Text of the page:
Mozambique moving toward sustainable growth

Posted on November 17, 2014 12:24 pm

Mozambique’s reputation and image for protecting its natural environment is far from stellar. In the past the country has not paid much heed to environmental groups. These groups have long called for better protection of the environment as Mozambique strives for higher economic growth and development. The Southern Africa country has sufficient laws to protect and preserve the environment. Indeed, thousands of hectares of primary forest have been designated as national parks and are thus off-limits to businesses. The issue lies in the enforcement of these laws, especially by local governments. But that notion could now change as the government pays greater attention to environmental protection and sustainable business practices.

A forest in Mozambique(Photo courtesy of Australian adventurer Duncan Edwards)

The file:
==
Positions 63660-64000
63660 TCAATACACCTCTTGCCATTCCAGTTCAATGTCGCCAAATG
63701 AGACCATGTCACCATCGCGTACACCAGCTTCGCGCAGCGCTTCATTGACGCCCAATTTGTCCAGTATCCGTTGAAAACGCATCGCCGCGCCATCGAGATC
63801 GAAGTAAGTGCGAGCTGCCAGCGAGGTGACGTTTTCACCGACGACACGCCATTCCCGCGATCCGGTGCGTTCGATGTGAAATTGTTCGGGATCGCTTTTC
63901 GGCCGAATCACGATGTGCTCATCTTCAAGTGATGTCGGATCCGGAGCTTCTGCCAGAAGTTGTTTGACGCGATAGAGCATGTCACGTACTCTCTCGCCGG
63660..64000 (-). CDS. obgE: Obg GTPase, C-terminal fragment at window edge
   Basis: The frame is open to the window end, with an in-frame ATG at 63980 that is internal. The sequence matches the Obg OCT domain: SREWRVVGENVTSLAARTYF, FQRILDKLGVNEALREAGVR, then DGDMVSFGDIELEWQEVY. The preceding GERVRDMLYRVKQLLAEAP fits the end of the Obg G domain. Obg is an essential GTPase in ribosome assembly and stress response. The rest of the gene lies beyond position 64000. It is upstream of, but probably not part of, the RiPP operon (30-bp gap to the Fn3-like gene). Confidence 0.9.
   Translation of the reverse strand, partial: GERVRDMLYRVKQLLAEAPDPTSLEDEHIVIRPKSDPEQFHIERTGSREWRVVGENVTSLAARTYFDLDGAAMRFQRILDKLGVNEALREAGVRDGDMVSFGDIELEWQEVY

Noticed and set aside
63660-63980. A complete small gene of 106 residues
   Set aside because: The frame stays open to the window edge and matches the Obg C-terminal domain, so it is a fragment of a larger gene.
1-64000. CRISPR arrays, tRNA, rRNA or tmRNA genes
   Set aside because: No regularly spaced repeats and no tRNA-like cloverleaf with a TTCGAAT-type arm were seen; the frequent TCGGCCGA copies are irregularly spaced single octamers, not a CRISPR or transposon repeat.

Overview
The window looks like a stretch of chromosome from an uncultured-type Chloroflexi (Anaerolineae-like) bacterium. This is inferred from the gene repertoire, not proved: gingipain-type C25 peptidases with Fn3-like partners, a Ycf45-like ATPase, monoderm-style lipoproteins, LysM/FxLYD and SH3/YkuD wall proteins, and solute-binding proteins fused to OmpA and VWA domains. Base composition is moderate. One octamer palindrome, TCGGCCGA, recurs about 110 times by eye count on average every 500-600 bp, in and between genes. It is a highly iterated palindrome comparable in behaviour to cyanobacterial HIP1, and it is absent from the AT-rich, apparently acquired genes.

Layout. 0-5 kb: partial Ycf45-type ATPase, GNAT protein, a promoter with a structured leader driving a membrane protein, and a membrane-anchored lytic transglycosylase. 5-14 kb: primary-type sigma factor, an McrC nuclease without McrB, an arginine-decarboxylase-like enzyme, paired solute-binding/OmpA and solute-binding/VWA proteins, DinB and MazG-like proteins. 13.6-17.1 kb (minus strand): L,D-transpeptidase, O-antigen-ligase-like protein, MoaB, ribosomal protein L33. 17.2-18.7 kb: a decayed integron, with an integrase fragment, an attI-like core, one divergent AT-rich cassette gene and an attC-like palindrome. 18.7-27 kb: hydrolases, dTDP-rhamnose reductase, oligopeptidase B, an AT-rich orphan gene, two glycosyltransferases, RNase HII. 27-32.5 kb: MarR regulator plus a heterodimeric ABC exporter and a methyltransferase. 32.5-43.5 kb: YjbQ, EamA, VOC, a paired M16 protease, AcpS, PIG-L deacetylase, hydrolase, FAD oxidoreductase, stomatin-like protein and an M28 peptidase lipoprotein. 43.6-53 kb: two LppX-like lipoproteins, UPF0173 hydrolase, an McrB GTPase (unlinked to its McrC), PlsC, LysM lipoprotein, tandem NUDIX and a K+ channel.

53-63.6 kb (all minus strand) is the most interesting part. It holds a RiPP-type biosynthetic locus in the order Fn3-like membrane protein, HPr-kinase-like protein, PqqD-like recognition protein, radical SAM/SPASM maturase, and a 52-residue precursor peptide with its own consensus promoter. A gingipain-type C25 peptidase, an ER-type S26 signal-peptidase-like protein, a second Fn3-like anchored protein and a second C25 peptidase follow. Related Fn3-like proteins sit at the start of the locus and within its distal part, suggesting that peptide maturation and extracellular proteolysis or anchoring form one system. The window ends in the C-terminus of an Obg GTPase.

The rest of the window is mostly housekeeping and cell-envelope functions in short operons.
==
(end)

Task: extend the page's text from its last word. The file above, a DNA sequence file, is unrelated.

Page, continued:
A forest in Mozambique(Photo courtesy of Australian adventurer Duncan Edwards)

The country’s leadership has now emphasized that the government is committed to preserving the environment and establishing as well as implementing policies to that end. Developments that damage the environment are not a choice for the country. They have also urged state officials to apply the law and not to issue business permits in areas that are deemed protected forest land. In some cases, the state officials have even instructed the Education Ministry to include environmental issues in the current elementary school curriculum. There are positive steps and no doubt that’s a proactive approach which other African governments should follow. According to an Australian friend working as an environment consultant in Maputo, there is no question that the government must do more to protect and preserve the country’s rich natural heritage. The country’s rainforests are millions of years old and contain plants and animals found nowhere else on Earth. If Mozambique strike the right balance between economic growth and preserving the environment, there is no reason why it cannot be a role model for sustainable growth.

Contador Harrison